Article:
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Babcock's Maple Leafs showed life in defeat

Graig Abel / National Hockey League / Getty

It was only one game, but it appears Mike Babcock is going to work hard to earn the $50 million he's due from the Toronto Maple Leafs over the next eight years.

The Maple Leafs didn't play poorly in their season-opening loss to the Montreal Canadiens on Wednesday night. On the contrary, Toronto controlled the play, finishing with more shot attempts (66 to 55) and shots on goal (37 to 30) than Montreal. If it weren't for all-world Canadiens goalie Carey Price, the Maple Leafs might be 1-0 instead of 0-1.

"Their goaltender was real solid," Babcock said after the game, "(and) ours was real solid after the first shot."

Captain Max Pacioretty scored on the Canadiens' first shot of the game, after the Maple Leafs took the play to the Canadiens early in the opening period. It was a shot Jonathan Bernier should have had, the puck rolling into the net after going off his shoulder and skate.

But Babcock praised his new team after the game, as the club appears to be buying into what he's been teaching, despite a difficult preseason.

"We did lots of good things structurally, won a lot of battles. In saying all that I would've liked us to score better."

That will likely be a theme this season in Toronto - they're not going to put a lot of pucks in the net. Their lone goal Wednesday went off James van Riemsdyk's skate and past Price. But, for the most part, that's out of their control. On the other hand, effort - and playing sound, structured hockey - isn't.

The head coach wants to see a more consistent, level game from his team.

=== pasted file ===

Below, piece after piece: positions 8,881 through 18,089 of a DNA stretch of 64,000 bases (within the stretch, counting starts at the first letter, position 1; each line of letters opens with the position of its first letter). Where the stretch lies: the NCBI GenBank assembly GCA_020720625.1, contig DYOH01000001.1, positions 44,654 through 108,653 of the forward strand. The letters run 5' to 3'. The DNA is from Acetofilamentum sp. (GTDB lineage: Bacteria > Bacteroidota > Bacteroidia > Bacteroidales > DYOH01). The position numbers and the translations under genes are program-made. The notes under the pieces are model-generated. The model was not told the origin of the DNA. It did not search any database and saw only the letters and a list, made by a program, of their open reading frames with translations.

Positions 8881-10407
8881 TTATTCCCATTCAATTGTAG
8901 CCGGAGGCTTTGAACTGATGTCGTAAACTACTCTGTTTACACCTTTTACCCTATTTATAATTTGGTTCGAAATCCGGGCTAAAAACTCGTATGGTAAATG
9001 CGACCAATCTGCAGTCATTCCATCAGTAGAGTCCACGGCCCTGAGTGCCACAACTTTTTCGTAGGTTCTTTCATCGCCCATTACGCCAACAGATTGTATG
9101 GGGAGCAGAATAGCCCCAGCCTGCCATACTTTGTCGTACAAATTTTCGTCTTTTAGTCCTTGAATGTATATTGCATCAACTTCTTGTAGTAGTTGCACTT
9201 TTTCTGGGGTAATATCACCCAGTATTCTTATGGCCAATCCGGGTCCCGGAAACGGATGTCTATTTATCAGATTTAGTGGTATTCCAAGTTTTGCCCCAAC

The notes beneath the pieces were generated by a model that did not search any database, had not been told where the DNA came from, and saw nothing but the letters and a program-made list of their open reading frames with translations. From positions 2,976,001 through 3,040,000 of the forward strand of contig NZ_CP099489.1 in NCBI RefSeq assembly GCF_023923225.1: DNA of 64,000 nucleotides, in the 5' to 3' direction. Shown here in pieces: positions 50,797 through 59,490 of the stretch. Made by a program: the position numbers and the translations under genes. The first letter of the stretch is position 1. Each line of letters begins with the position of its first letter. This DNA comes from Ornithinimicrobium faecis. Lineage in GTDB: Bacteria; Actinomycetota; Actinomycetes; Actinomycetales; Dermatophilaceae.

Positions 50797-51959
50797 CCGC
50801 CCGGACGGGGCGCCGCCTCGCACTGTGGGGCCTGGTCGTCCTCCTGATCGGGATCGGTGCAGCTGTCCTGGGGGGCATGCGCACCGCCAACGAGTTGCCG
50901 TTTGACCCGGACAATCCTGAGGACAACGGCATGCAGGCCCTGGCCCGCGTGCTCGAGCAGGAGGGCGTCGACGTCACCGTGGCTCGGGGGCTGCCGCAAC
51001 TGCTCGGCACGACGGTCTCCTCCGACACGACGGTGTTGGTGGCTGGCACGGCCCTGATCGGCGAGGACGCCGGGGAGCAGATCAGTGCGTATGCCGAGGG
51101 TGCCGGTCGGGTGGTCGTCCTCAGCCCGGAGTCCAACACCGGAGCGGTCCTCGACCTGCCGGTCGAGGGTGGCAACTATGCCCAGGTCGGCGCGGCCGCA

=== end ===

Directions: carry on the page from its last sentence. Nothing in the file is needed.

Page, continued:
"When the momentum swings happen in the games we seem to get carried away one way or the other," Babcock said. "(There's) no moral victories in the NHL. You either won or you lost. It's real simple that way. But, the process is there and we're trying."

That's what Maple Leafs fans hope will be the difference between a season ago: process and effort. Toronto skated Wednesday night, used set plays off faceoffs, and - for lack of a better way to put it - possessed the puck. The Maple Leafs pressured the Canadiens' defense, spending numerous shifts in the offensive zone - a rare sight at the Air Canada Centre. It's one game, but it was a marked difference from the Randy Carlyle era.

"If you're comparing us to last year's team, it's a huge improvement," said Daniel Winnik. "Everyone's working their bag off."

Another opposing goalie, a save Bernier should make, and things may have been different.

"Some of these quality chances we got you'd like to see go in," Babcock said. "Now, Carey (Price) isn't bad so you're not going to play versus him every night. They don't even know over there that he made huge saves, that's just another day's work for him."

It wasn't the result the Maple Leafs were looking for, but the road has to start somewhere, and it did Wednesday night.

- With h/t to TSN's Mark Masters, Jonas Siegel, and The Globe and Mail's James Mirtle

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